OPINION: Can knowing family’s past help build your financial future?

Oral histories benefit families, communities
De'Andra Roberts created A Life to Share to help individuals document their oral histories. It does on a personal level what many programs in Atlanta have done for communities ranging from veterans to historic neighborhoods. Courtesy of De'Andra Roberts

De'Andra Roberts created A Life to Share to help individuals document their oral histories. It does on a personal level what many programs in Atlanta have done for communities ranging from veterans to historic neighborhoods. Courtesy of De'Andra Roberts

While home with her parents during the pandemic, De’Andra Roberts had the chance to do something she hadn’t done to a great extent earlier in her life. She asked her parents to share their life stories. “We are very close so it’s not like we don’t talk, but I had never asked the pointed questions,” said Roberts, 27.

Her parents told stories about her grandparents, who had all died before Roberts turned 18. One story in particular stuck with her. Her paternal grandmother, a teen mother of four children, had been homeless — living in the streets of downtown Atlanta under a cardboard box with two of her children — before moving into Grady Homes, a government housing project developed in 1942.

Don Roberts, De’Andra’s father, the famed music coordinator for DeKalb County and former band director of Southwest DeKalb High School, said his mother worked all night before coming home to make bacon and eggs for her kids for breakfast, take a quick nap then head out again to work as a domestic for a white family all day.

Roberts was so intrigued she began interviewing other family members. When she shared what she was doing with friends, they asked for the list of her questions so they could talk to members of their families. Roberts did some research on capturing oral histories only to find most services took too long or were too expensive, so she created a service, A Life to Share, that aims to improve generational wealth through storytelling beginning at a cost as low as $40, to use the online story prompter.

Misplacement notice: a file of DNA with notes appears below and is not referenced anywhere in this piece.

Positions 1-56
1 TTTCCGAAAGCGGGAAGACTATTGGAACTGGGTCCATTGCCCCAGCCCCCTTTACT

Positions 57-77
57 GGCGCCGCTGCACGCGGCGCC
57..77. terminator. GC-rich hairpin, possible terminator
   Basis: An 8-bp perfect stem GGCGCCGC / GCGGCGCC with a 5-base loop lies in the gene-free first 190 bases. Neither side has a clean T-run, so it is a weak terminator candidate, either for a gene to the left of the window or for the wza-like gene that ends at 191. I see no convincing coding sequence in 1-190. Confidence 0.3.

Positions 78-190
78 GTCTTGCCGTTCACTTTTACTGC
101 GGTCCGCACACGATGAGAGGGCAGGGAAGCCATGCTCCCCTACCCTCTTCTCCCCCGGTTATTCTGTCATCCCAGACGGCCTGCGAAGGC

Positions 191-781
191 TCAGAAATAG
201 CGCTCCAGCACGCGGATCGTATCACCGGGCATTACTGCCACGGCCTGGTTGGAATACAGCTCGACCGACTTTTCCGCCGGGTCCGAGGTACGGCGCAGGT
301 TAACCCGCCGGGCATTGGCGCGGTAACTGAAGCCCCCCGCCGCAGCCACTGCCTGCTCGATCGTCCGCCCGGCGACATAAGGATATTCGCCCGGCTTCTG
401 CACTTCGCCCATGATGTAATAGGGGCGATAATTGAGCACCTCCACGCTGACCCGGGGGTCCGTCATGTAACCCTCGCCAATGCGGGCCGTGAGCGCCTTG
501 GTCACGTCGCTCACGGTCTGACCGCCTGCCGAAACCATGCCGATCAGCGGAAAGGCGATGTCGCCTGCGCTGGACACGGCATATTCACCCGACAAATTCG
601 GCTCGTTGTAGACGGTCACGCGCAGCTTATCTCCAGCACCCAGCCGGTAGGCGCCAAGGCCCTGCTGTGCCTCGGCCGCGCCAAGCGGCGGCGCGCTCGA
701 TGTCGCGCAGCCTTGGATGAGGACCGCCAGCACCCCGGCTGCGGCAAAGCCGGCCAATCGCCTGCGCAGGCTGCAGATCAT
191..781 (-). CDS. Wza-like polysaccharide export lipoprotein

“I think it is really important for us to document our stories in a way that is more comfortable to us,” Roberts said. “This isn’t supposed to be some triggering activity. Doing it and doing it in an impactful way, and building generational wealth outside of that is my foundational goal.” What better way is there to build generational wealth than to learn from the lessons of generations past?

“Looking at my parents’ stories, they talk a lot about building a legacy for yourself and not relying on one thing but having multiple revenue streams,” Roberts said, noting that her father also created an entertainment group, Drumline Live LLC, and her mother built properties on land inherited from her family. She also learned the importance of patience in wealth building.

By treating oral histories as an avenue to building generational wealth, Roberts does on a personal level what many efforts have sought to do on a community level for decades, preserving legacies through storytelling and using that information to inform future growth.

I’ve lived in Atlanta for 15 years, and that’s enough time to have witnessed some pretty significant changes in neighborhoods. In some cases, I’ve been interested enough to dig into neighborhood histories, but rarely have I turned to oral histories as a source of information. All too often, it seems the results of these efforts end up stored away — in a database, on a bookshelf, in an academic paper — without fully realizing the practical impact they could have on communities and people.

Oral history developed as a field of study in the 1940s, according to historians. The goals were to gather, preserve and interpret the voices and memories of people, communities and event participants. There are large-scale national efforts from the WPA programs of the New Deal to StoryCorps, which launched in 2003.